Before we even have our first writing conference, we examine some methods of running them, usually discussing a hierarchy of concerns for revision and the types of common errors in student writing. Early conferences focus on the assignment, organization, clarity, and evidence of critical thinking. Later in the process, we get to nitty-gritty sentence level issues, modeling revision techniques and working with students to identify their own errors by discussing the three types asserted by Bartholomae (1980): accidental, dialect related, and idiosyncratic. Students can usually correct accidental errors on their own as we read the paper aloud during conferences as I follow along. Dialect-related errors can be negotiated by framing their writing in an academic context, asking questions like, "How do you think you textbook would say this?" Idiosyncratic errors are those patterns of error that almost leave a footprint through papers. After reading a page or two, it helps to identify one or two of those patterns and take the time to discuss the rules of Standard American English. We practice correcting one error type at a time, identifying a few and letting the students correct them, and then encouraging them to identify and correct them on their own. These conferences are opportunities to improve one specific paper and the writer's overall skills, discuss writing as a recursive process, and discuss the power and control that accompanies different parts of the process.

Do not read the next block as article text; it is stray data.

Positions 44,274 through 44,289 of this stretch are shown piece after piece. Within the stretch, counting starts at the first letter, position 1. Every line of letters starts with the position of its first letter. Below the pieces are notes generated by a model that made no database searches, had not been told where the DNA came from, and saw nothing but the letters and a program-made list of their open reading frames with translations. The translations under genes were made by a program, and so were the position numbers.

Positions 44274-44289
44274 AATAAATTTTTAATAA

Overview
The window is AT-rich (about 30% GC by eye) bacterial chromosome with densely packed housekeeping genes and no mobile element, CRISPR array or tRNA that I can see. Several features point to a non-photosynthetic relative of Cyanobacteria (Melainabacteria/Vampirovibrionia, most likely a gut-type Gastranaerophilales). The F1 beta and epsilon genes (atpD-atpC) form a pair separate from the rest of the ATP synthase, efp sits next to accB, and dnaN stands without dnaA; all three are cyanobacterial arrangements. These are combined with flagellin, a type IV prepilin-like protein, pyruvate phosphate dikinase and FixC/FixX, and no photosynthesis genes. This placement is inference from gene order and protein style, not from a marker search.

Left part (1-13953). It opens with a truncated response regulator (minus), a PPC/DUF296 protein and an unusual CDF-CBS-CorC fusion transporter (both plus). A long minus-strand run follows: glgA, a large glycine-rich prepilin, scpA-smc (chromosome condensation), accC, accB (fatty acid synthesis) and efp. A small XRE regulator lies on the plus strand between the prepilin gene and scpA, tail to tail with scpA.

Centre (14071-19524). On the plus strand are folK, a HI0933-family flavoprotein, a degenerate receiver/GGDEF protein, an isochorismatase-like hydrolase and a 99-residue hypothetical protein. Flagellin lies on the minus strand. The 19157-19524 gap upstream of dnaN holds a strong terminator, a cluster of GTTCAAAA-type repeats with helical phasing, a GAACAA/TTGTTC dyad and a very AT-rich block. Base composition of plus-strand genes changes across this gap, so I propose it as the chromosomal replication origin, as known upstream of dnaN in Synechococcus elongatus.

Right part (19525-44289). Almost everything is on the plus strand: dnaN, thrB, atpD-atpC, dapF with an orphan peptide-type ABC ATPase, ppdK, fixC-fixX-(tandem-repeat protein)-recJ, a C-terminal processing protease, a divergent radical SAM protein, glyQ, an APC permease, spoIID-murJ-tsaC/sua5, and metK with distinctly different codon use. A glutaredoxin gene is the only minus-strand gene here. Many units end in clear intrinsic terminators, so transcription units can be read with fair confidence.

I also facilitate the following activities throughout the semester in order to support our writing processes and enhance conferences.
Activity 1: Create a List of Expectations
Together, the class creates a list of expectations for our conferences on the chalkboard using a think-pair-share activity. We all have two minutes to brainstorm ideas for rules. We then pair up with another member of the class, myself included, to discuss our ideas for two minutes. Each pair is given a piece of chalk and has a turn to either add an idea on the chalkboard or alter an idea already on the list. With each idea or adaptation, the pair must explain their decision. How will it benefit our writing conference? Every item is up for debate, but I do maintain veto power. If we hit a roadblock in ideas, we think-pair-share again and repeat until we feel our list is complete. I encourage questions the teacher asks during our conferences to be authentic, ones that I don't already know the answer to and ones that have multiple possibilities for answers. In contrast to short answers, authentic questions encourage more elaborate and richer conversations.
Activity 2: Examine Individual Processes